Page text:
Sunday, December 4, 2011

The Art of Running in the Dark

Daylight savings in autumn is a pretty exciting day for perpetually tired students like me, because it means a glorious, extra hour of sleep.  After that, though, all the excitement is gone and you are left with longer and longer periods of darkness.  For most of us this time of year (in the northern hemisphere) this means periods of running in the dark, whether it is pre-dawn or post-dusk.  My running is no exception to that, and I have been logging quite a few miles in the dark of late.  As I was (yet again) running in the dark this week, I came to the realization that there are quite a few tricks that I feel are important to making this a satisfying and successful experience.

Embrace it.  If you are going to spend a significant amount of your runs in the dark, you really ought to enjoy it, which I think one can do by actively focusing on the nice things about it.  I enjoy running in the dark because it feels so much quieter.  This in turn makes it easier for me to meditate and mull things over.  Furthermore, I find that traffic is often less in the early mornings or late at night.  If you time it right, one can also enjoy a sunrise or sunset during the run.  This time of year, one can also enjoy the holiday lights better in the darkness.  Sometimes I pick a running route that takes me through a particularly well decorated neighborhood and it makes me feel festive.

Gear up.  A few adjustments to your normal running attire can make a dark run much more enjoyable and safe.  First, swap a dark colored shirt for a bright/light colored shirt.  Any gear with built in reflective elements is a plus, but certainly throwing on a white shirt is extremely easy to do, so no excuses! You can also clip a cheap, flashing bike light on your clothing.  This makes you easy to spot for any cars.  If the area you are running in is not well lit or has particularly bad footing, consider using a head lamp or hand held flashlight.   Alternatively, you can pick a route that you know is well-lit and has smooth terrain.  That is what I usually do; I avoid off-road paths anytime I know I am running when it is dark out.

Know thy enemy.  My primary concern while running in the dark is cars.  This is particularly problematic in Austin, where many roads (1) lack sidewalks and (2) lack street lights.  This means I am often forced to run in unlit streets.  The good news is that Austin is pretty cycling friendly, so most of the roads have shoulders.  First, I always run against traffic.  This is strongly recommended for runners, because it supposedly allows cars to see you sooner.  I usually take a defensive approach with cars, though, and assume that I need to take safety into my own hands.  I like running against traffic, because it makes it easier for me to know when a car is approaching.  As they get closer, I can gauge whether they are moving away from me and giving me plenty of passing space and if not, I will jump onto the curb.  My secondary concern is vulnerability and isolation.  As a female runner, I never want to put myself in a situation where someone could hurt me and I would be unable to get help.  While I enjoy running in remote and natural places, I skip this at night because it is so much harder to avoid danger.  I stick to well lit/populated areas with a decent amount of traffic.  If traffic is a problem, one can also choose residential neighborhoods with lots of houses and people in those houses.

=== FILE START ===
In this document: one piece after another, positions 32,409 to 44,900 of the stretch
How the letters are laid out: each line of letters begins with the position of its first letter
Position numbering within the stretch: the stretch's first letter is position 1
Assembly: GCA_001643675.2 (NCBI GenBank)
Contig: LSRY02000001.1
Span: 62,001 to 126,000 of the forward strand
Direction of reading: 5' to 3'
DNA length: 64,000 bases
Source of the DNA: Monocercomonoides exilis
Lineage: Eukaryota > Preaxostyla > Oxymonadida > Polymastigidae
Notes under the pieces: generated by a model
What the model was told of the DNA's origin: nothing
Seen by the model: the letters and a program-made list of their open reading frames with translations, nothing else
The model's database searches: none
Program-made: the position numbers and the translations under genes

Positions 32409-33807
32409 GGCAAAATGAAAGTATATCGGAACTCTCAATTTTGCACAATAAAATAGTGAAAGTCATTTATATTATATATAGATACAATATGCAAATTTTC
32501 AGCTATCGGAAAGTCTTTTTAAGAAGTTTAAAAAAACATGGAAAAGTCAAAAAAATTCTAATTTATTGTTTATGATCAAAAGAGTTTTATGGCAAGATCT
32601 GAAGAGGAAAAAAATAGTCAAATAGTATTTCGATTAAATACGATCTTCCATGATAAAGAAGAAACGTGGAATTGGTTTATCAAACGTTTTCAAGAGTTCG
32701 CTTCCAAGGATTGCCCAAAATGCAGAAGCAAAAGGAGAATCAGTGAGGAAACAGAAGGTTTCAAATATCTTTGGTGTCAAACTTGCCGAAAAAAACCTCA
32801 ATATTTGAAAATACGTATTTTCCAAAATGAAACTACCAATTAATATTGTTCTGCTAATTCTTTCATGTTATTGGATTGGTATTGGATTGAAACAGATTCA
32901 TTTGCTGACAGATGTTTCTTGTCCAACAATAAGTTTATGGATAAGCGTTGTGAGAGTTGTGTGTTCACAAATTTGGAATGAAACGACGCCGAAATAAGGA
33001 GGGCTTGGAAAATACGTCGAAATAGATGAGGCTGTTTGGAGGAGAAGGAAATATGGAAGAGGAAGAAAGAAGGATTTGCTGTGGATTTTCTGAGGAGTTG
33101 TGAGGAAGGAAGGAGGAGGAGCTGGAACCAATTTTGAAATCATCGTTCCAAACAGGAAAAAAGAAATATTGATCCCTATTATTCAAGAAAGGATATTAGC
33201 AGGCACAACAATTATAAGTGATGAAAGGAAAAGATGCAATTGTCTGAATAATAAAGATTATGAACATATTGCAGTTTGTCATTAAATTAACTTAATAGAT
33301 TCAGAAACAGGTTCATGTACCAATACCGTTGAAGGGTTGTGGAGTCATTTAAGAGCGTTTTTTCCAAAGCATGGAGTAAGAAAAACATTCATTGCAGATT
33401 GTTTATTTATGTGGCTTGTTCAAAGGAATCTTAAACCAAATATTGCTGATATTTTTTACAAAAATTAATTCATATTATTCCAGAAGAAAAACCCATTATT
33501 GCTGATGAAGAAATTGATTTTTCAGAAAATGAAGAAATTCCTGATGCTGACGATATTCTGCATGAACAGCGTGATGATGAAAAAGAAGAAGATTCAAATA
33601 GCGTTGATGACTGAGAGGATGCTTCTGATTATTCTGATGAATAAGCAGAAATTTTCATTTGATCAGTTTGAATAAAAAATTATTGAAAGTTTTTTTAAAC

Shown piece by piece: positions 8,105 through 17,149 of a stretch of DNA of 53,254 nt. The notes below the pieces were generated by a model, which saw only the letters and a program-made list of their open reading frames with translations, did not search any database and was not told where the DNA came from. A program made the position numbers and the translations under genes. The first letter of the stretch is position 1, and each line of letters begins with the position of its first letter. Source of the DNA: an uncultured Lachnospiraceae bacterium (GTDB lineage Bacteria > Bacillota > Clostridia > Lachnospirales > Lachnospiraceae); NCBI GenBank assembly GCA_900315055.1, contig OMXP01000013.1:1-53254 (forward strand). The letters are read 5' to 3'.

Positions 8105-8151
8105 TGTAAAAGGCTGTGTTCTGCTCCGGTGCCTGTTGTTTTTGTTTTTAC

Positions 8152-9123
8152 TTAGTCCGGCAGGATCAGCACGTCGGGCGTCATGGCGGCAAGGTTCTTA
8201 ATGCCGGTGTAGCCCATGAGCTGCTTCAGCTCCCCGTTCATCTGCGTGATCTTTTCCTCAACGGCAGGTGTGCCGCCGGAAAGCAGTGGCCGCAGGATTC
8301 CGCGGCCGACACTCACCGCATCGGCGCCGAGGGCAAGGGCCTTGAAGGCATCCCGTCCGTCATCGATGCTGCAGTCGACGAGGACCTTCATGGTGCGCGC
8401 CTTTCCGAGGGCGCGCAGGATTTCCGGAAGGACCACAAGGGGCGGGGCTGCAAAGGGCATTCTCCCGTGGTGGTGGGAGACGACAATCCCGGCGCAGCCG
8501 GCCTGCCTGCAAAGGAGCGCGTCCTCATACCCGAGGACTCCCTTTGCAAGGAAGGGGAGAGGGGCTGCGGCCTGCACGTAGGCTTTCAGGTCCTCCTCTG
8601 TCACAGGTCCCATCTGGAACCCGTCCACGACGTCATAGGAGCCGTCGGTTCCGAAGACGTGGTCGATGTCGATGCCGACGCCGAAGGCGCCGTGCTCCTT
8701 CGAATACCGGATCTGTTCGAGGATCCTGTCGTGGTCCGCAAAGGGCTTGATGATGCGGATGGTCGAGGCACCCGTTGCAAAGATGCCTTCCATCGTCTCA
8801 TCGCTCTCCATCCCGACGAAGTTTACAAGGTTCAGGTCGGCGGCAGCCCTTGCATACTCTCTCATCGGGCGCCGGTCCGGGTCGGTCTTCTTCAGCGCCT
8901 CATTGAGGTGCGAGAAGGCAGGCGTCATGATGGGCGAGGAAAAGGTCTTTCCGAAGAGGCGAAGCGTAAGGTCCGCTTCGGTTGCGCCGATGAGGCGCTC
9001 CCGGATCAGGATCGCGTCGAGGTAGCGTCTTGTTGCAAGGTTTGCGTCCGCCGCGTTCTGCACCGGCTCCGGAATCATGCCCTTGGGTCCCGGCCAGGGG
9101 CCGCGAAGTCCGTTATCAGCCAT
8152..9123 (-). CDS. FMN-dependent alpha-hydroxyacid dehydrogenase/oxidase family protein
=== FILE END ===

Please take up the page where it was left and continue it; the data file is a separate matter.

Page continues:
Perfect the Art.  A major problem I experience while running in the dark is temporary blindness from the oncoming traffic's bright lights.  This makes me somewhat uncomfortable, because many of the roads I run in have potholes or other contour aspects.  In this case, I do my best to look at a distance where I can make out the road surface.  Additionally, I tend to press my feet into the pavement with confidence.  I also use this technique when running on slick or icy surfaces.  Literally, I apply a little extra pressure when my foot hits the pavement.  This should increase the friction between my shoe and the road, and help keep me upright.  It might all be in my head, but I can assure you that I have never fallen using this approach, and I have taken my fair share of face plants while running.  Usually these falls occur during the calmest of weather on smooth, flat road in full daylight, much to my embarrassment. 

Right now in Austin, the sun sets around 5:30pm.  I set out for a run at 5pm and selected a route that looped south along the Shoal Creek trail and then back along roads and through UT's campus.  Because the second half of the run would be in the dark, I intentionally ran the trail section first and was well onto paved road before it was too dark to see.  It was a grey, cloudy and drizzly day, preceded by an entire weekend of rain.  The weather was cool, in the low 50s and wet.  It reminds me of New England, and I love it!  After the hottest summer on record in Austin, I am finally in my element.  And for that, I don't mind logging a few miles in the dark :)


  1. Good you're successful in getting in runs despite the darkness. With your good precautions you should be safe. I too always run facing oncoming traffic, and on secluded roads I've rarely had to jump over the curb to avoid a speeding car approaching from behind as he was passing another car and either didn't see me or didn't care (had I been wearing headphones I would have been toast.) FYI, if running in complete darkness I wear a headlamp or Knuckle Lights; both have advantages and disadvantages. Good running!

  2. When it comes to balance workouts and work and family, many times you have to run in darkness. I see, you're a specialist in this topic.